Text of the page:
A lot of history to this shutterbug

Ken Thompson relaxes in his room at St. Andrew’s Residence. The avid shutterbug and retired farmer enjoys his time there, and never goes anywhere without his camera.
Ken Thompson relaxes in his room at St. Andrew’s Residence. The avid shutterbug and retired farmer enjoys his time there, and never goes anywhere without his camera.

Have you ever been pelted with wheat seeds as you let an aircraft “bomb” you? Ken Thompson has.

That’s just one element of his life which he’s catalogued in his book, My Life Story & The People That I’ve Met Along the Way.

Thompson, 88, is a resident at St. Andrew’s Residence in Chatham these days, but for years he lived in South Kent. It’s where he grew up on the family farm, and where he took over a plot of land of his own.

Elmrow Farms on Charing Cross Road, now part of the Ridge Landfill property, for years was home for Thompson and his family.

And in September of 1990, it was where Thompson got bombed by wheat seeds while standing in his field of soybeans. It was something he actually asked for.

He said it had been a poor crop year, and the soybeans hadn’t ripened when they should have that year. If Thompson couldn’t get his winter wheat on the field, it wouldn’t be ready the following spring.

Considering the close proximity to the Chatham Municipal Airport, Thompson went over and asked a pilot if he could drop wheat seeds by air onto his soybean field.

The next thing you know, Thompson was in the field to provide the pilot with a clear target.

“I had a slow-moving vehicle sign on a stick to signal the pilot,” he recalled. “I had to wear a hard hat because I was getting pelted by the wheat.”

Thompson said the wheat grew as the soybeans finally ripened. With the wheat at three inches in height, he set his combine to the same height. It pulled off the soybeans without damaging the wheat, which was in turn harvested the following spring.

Thompson said it was the one and only year he acted as a beacon for a seed-planting pilot, as the insurance company didn’t like the idea.

“They decided that was too dangerous, so we had to discontinue it,” he said.

Thompson is an avid photographer. A camera has remained close by for most of his life, starting at the age of 10. His first camera was a gift from his mother, Dorothy, and even its arrival has a story.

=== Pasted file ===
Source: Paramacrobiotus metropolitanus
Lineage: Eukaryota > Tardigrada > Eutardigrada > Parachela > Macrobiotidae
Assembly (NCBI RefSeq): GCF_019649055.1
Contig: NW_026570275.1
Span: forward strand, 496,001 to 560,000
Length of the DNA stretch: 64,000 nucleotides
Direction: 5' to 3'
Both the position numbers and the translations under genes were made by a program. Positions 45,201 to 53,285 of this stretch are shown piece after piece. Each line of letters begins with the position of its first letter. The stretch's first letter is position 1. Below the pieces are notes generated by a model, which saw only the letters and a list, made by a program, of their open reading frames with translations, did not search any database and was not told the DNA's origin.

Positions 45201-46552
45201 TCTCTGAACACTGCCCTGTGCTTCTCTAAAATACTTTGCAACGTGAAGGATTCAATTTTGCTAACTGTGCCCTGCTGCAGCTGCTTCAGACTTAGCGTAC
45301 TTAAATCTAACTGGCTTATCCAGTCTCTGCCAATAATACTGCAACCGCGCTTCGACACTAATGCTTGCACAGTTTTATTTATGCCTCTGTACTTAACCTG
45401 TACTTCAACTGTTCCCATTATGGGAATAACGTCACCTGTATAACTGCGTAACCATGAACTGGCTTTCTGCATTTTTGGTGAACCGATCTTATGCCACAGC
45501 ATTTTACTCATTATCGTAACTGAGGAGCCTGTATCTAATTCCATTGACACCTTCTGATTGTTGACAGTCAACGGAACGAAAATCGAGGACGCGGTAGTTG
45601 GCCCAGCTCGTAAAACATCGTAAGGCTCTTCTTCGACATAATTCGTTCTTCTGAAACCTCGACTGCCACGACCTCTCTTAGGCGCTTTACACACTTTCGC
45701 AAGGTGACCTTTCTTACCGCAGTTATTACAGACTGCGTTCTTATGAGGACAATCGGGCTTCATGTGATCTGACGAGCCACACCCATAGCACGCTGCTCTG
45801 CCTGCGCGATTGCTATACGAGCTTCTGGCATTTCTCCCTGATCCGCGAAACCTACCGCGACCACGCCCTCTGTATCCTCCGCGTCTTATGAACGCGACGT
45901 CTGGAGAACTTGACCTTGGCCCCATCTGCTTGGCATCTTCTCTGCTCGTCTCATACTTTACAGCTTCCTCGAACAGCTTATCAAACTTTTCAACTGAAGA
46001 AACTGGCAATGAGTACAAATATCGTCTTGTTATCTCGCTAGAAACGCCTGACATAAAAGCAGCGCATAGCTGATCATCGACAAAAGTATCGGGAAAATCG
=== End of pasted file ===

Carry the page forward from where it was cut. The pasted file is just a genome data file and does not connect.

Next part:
“People came from Detroit to get chickens from us, and they brought me a Polaroid camera. You couldn’t get them here,” he said.

Today, Thompson carries a small digital camera with him wherever he goes. In his six years living at St. Andrew’s, he’s filled 68 small photo albums with images of his time there.

His photography is the foundation for his book, as it is filled with images over the years.

The book is littered with humour. That includes a photo of a large black walnut tree on the family farm. He called it his family tree.

In some way, it is, as Thompson’s father, Archie, and his Uncle Lloyd ultimately planted that tree. They were plowing the neighbouring fields one spring in the 1920s when they stopped to rest the horses and have a snack. As the horses rested, the men nibbled on some nuts, and then got the idea to plow the unworked stony knoll and plant a few nuts. Up came the “family tree.”

The book is filled with a combination of Thompson’s life story and the history of agriculture in Chatham-Kent, which fairly accurately depicts Thompson’s Elmrow Farms.

In 1999, he created a museum of agriculture, named Times Gone By, cleaning out an old chick pen to create the space.

Thompson came into this world on Sept. 26, 1928, born in the upstairs of his parents’ farmhouse on Raleigh Harwich Townline.

He had two sisters, who unfortunately died at or shortly after childbirth.

He comes from a time before electricity reached all the rural areas of Chatham-Kent, well before televisions were even designed, let alone in every living room.

As a result, he’s seen a great deal of change over the years, including on his own land.

It wasn’t until 1940 that the family had hydro at the farm, which allowed water to be pumped into the family home.

His farm life began with using horses to lead the plough, but the family eventually purchased a tractor, and later one with a cab, making the cold late-fall ploughing efforts much more bearable.

Growing up, illnesses that have all but vanished in First World countries were a grim reality. Diphtheria, smallpox, scarlet fever, the measles, you name it, were present.

Thompson was an avid member of Junior Farmers, and was part of a group to lobby the province for the widespread use of slow-moving vehicle signs.

Thompson’s daughter Sheila Satchell said her father was always a champion of the little guy, even on the farm. She said when he raised pigs while she and her siblings were young, if there was a runt of the litter – one that looked like it wouldn’t survive, he’d try to give it a better chance.

“He’d bring it into the house under his coat,” she said. “We’d run warm water over it and rub it until it was pink and healthy. It would go back out to the barn to be with its mother and would have a fighting chance.”

Looking back on the book, which was aided by a storytelling toolkit from the VON, Thompson said it helped him to review how his life evolved and what he endured.

“When you get it together and figure out what you lived through and how you survived, you also realize you had a lot of fun. Sure, there was a lot of hard work, but everyone shared the load,” Thompson said.


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